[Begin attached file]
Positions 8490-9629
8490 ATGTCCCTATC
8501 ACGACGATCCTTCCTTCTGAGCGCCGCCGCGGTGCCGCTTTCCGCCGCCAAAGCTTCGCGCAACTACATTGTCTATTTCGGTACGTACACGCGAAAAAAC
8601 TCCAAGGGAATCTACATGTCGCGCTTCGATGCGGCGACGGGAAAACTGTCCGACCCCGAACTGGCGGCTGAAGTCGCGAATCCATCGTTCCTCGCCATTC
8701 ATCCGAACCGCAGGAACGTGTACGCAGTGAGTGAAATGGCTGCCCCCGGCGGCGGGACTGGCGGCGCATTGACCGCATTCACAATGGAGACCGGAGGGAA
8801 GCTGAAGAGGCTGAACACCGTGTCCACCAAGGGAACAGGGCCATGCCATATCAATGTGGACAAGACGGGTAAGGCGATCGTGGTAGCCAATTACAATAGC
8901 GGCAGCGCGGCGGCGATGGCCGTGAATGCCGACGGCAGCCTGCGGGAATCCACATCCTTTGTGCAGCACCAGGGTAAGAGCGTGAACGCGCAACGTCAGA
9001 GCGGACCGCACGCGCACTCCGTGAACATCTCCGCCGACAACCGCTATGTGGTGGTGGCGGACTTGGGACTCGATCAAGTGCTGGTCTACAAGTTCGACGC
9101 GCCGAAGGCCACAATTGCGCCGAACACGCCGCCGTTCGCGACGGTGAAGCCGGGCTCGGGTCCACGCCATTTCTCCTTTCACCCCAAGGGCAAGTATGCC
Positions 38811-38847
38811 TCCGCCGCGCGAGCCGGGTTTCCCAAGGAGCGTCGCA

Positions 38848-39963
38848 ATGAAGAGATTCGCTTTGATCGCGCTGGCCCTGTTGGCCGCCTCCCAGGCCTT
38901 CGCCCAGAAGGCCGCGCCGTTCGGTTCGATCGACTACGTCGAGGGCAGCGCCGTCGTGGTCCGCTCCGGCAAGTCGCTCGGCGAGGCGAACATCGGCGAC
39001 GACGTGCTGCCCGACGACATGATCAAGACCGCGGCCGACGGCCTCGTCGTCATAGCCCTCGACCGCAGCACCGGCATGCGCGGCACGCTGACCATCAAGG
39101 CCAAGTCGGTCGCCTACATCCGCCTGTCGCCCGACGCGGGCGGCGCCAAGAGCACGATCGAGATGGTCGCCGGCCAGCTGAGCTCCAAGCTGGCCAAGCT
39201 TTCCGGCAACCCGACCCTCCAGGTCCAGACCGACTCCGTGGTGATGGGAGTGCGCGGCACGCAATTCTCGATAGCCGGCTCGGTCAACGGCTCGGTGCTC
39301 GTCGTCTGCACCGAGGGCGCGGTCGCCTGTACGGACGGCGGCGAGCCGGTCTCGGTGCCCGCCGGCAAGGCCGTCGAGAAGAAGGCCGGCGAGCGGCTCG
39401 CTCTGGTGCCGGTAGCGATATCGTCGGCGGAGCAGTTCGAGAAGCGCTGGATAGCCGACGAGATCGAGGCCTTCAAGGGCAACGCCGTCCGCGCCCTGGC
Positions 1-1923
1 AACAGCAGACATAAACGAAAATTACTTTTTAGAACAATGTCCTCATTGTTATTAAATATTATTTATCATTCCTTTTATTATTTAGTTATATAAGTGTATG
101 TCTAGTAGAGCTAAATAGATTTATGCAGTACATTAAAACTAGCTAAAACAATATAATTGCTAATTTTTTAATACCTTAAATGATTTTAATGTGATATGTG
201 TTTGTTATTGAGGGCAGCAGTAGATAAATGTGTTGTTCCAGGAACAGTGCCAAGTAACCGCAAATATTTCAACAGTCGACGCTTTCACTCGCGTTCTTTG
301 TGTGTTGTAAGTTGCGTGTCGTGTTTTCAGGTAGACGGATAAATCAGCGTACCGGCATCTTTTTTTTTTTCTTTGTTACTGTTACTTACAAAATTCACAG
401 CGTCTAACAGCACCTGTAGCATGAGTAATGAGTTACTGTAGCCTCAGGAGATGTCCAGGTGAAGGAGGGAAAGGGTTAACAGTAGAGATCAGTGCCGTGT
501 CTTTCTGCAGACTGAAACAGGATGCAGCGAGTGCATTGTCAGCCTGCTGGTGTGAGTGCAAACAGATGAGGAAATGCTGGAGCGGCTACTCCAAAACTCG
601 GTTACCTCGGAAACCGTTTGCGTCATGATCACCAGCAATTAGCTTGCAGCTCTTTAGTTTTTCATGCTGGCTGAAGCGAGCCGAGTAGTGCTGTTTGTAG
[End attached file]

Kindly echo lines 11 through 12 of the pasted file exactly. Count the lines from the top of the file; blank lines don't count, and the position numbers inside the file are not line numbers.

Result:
38811 TCCGCCGCGCGAGCCGGGTTTCCCAAGGAGCGTCGCA

Positions 38848-39963